Performance can be an issue with OOo, but it doesn't really become very noticeable with the kinds of simple files that I see so many people creating. In fact, with many of the features that are available in OOo, I have found that I can accomplish more in a shorter time period thanks to better tools regardless of performance issues.

I very much appreciate what OOo offers, and since it doesn't cost me anything to install it, I will continue to use it alongside MS Office. I will probably use it even alongside Office 2007 simply because I still haven't seen Office 2007 doing many of the things that I appreciate in OOo.


RE: I think that's the Release Candidate
By Wwhat on 10/11/2006 1:50:49 PM , Rating: 1
Fluff in Microsoft office? surely not! ask any fanboi in this thread.


By TomZ on 10/11/2006 2:40:15 PM , Rating: 2
Problem is, Microsoft has to carry every feature they ever offered forward because they have 400M users, and there are no features that wouldn't be missed by somebody.

Not a fanboy - just stating the facts - I don't care one way or another.


Spell Check?
By beepandbop on 10/10/2006 10:02:14 PM , Rating: 2
The spell/grammar check is far superior on the Microsoft word though.
And I have tried both.




RE: Spell Check?
By althaz on 10/11/2006 4:31:54 AM , Rating: 2
At the moment, I use Open Office, mainly because I don't have a spare (legitimate) copy of Office (and I'm not buying one so close to 2007 coming out). Previously I've used MS Office exclusively and I have to say, for basic word documents, Open Office is the equal of MS Office. The other utilities, sadly, are lacking. They all work though, and they are a great alternative for your average home user. That said, if you are a professional not using MS Office, your productivity WILL be lower, it's that simple. MS Office is a great app, but if you are a normal home user then you need not spend that sort of money when OpenOffice is free and very, very usable.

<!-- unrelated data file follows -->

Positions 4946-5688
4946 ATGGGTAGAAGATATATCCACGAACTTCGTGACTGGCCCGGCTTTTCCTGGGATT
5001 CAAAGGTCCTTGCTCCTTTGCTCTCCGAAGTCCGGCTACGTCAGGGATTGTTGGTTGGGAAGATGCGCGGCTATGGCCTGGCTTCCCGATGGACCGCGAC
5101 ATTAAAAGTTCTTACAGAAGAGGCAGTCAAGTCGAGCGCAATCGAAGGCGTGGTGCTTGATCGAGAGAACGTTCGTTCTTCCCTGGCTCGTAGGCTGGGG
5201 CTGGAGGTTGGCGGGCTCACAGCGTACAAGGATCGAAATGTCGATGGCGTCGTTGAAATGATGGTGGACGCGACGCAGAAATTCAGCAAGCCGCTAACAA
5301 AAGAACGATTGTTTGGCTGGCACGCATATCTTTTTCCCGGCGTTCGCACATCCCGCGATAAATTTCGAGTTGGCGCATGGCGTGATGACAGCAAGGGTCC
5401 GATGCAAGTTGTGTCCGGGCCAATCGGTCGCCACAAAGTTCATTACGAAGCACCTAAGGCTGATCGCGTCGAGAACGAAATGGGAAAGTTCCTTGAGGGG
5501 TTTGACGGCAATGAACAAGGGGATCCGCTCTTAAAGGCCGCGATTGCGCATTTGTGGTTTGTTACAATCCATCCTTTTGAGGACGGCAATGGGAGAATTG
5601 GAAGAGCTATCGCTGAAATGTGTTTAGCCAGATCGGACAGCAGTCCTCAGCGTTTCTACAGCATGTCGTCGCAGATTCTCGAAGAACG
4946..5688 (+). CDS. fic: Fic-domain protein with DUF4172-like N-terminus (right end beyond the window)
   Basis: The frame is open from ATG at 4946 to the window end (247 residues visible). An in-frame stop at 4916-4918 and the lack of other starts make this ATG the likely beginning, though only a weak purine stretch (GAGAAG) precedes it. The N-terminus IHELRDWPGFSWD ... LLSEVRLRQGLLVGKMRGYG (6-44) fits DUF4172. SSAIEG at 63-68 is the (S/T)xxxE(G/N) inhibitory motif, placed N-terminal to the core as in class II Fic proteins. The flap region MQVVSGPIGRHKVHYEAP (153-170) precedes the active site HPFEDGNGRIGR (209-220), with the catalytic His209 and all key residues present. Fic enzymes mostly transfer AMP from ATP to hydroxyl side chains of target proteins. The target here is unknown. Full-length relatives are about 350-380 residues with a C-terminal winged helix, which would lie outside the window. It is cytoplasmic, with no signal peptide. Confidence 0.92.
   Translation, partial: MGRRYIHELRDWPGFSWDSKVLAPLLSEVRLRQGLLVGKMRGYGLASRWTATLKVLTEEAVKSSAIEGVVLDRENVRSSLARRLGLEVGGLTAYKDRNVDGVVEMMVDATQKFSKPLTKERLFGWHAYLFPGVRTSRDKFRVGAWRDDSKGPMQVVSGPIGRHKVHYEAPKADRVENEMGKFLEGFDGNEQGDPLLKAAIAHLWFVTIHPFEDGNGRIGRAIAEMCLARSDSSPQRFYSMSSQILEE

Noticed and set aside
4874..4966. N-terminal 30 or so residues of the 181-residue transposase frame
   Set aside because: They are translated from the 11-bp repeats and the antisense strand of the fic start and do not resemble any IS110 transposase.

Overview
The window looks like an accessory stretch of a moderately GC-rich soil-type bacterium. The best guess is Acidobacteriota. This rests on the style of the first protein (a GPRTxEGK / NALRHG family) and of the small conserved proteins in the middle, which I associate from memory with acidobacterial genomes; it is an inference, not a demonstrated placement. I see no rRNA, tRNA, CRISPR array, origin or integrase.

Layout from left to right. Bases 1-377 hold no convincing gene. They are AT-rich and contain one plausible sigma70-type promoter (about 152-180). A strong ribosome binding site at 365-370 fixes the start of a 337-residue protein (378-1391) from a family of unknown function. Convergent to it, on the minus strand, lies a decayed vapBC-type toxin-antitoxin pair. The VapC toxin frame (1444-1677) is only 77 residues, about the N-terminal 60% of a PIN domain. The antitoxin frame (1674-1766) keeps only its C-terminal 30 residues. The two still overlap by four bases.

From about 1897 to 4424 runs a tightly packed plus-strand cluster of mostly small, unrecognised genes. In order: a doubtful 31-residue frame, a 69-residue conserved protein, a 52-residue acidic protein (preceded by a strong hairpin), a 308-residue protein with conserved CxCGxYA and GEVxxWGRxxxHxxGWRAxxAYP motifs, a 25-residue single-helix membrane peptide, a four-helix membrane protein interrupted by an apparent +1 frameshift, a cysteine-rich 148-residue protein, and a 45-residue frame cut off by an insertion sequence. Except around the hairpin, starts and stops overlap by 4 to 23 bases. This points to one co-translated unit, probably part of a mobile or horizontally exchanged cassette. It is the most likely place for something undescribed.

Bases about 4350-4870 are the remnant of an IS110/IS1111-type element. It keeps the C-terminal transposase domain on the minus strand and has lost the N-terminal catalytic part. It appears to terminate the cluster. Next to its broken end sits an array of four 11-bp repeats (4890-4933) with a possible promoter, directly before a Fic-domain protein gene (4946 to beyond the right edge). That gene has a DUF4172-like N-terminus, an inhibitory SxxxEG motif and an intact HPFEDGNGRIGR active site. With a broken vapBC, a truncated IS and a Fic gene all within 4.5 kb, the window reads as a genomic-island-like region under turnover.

RE: Spell Check?
By Kim Leo on 10/11/2006 4:32:24 AM , Rating: 2
There is no grammar check in OOo, and spell check, well on my language Danish, i havn't seen any difference, and i have also tried both. If you could come with an example to support you'r claim that could be nice :)


RE: Spell Check?
By Kim Leo on 10/11/2006 4:36:25 AM , Rating: 2
Argh my above post was ment to the post under me.. "for me it's MS office 2000..."


OO.o
By phatboye on 10/10/2006 3:00:39 PM , Rating: 2
I just went to the OO.o website all I see is the release candidate for 2.0.4.




RE: OO.o
By Brandon Hill (blog) on 10/10/2006 3:05:10 PM , Rating: 2
Did you try clicking the download link?

Also, the BitTorrent link of oO's website has a pull-down listing for 2.0.4.


RE: OO.o
By rocketbuddha on 10/10/2006 4:05:40 PM , Rating: 2
I think they will slowly fill all the download mirrors and then make the announcement public. I downloaded my copy from
http://ftp.osuosl.org/pub/openoffice/stable/2.0.4/...

When I tried PAIR another mirror, I could not find the exe under /stable.
So give some time.


for me it's OO versus Office 2000
By mforce on 10/10/2006 7:01:04 PM , Rating: 2
I installed both of them on a PC and I use them both , MS seems a bit better because it has the best compatibility with the .doc files and it's actually a lot faster .
The thing is I only use Word 2000 and that has all the things I need already . I don't need a newer Office as MS has nothing more to offer that I could need . In the end it gets the job done and that's the only things that matter .




Around for "some time"
By Trisped on 10/11/2006 1:53:11 PM , Rating: 2
For me "some time" in relation to software existance is pre- 2000 which I don't think OpenOffice is. In fact I don't even remember hearing about it before 2004, so that makes it quite young as far as office software is concerned.